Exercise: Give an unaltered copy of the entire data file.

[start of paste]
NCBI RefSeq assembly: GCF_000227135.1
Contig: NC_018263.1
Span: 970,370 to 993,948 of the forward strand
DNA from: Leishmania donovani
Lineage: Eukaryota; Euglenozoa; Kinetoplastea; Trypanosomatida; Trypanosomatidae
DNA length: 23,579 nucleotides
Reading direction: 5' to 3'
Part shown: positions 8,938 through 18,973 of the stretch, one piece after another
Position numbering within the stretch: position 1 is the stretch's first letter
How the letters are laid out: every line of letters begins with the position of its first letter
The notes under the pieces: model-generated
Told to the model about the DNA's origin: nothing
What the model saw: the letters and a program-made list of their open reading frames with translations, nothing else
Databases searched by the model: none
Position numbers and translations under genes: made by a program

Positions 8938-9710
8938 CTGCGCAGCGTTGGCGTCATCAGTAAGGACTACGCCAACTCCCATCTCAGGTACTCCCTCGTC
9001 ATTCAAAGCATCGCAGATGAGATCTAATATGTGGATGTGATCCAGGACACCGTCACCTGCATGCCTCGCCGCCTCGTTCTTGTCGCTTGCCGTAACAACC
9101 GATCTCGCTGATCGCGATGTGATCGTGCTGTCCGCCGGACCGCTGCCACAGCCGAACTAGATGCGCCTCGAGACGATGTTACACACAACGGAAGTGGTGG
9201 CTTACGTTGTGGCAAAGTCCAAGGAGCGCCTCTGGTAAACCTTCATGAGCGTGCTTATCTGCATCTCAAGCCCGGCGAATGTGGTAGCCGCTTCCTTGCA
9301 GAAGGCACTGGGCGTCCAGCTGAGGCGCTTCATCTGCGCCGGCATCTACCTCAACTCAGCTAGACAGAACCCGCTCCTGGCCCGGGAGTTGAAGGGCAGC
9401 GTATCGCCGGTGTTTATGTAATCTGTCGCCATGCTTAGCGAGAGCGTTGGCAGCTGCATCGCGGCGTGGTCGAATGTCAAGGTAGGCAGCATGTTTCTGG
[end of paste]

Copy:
NCBI RefSeq assembly: GCF_000227135.1
Contig: NC_018263.1
Span: 970,370 to 993,948 of the forward strand
DNA from: Leishmania donovani
Lineage: Eukaryota; Euglenozoa; Kinetoplastea; Trypanosomatida; Trypanosomatidae
DNA length: 23,579 nucleotides
Reading direction: 5' to 3'
Part shown: positions 8,938 through 18,973 of the stretch, one piece after another
Position numbering within the stretch: position 1 is the stretch's first letter
How the letters are laid out: every line of letters begins with the position of its first letter
The notes under the pieces: model-generated
Told to the model about the DNA's origin: nothing
What the model saw: the letters and a program-made list of their open reading frames with translations, nothing else
Databases searched by the model: none
Position numbers and translations under genes: made by a program

Positions 8938-9710
8938 CTGCGCAGCGTTGGCGTCATCAGTAAGGACTACGCCAACTCCCATCTCAGGTACTCCCTCGTC
9001 ATTCAAAGCATCGCAGATGAGATCTAATATGTGGATGTGATCCAGGACACCGTCACCTGCATGCCTCGCCGCCTCGTTCTTGTCGCTTGCCGTAACAACC
9101 GATCTCGCTGATCGCGATGTGATCGTGCTGTCCGCCGGACCGCTGCCACAGCCGAACTAGATGCGCCTCGAGACGATGTTACACACAACGGAAGTGGTGG
9201 CTTACGTTGTGGCAAAGTCCAAGGAGCGCCTCTGGTAAACCTTCATGAGCGTGCTTATCTGCATCTCAAGCCCGGCGAATGTGGTAGCCGCTTCCTTGCA
9301 GAAGGCACTGGGCGTCCAGCTGAGGCGCTTCATCTGCGCCGGCATCTACCTCAACTCAGCTAGACAGAACCCGCTCCTGGCCCGGGAGTTGAAGGGCAGC
9401 GTATCGCCGGTGTTTATGTAATCTGTCGCCATGCTTAGCGAGAGCGTTGGCAGCTGCATCGCGGCGTGGTCGAATGTCAAGGTAGGCAGCATGTTTCTGG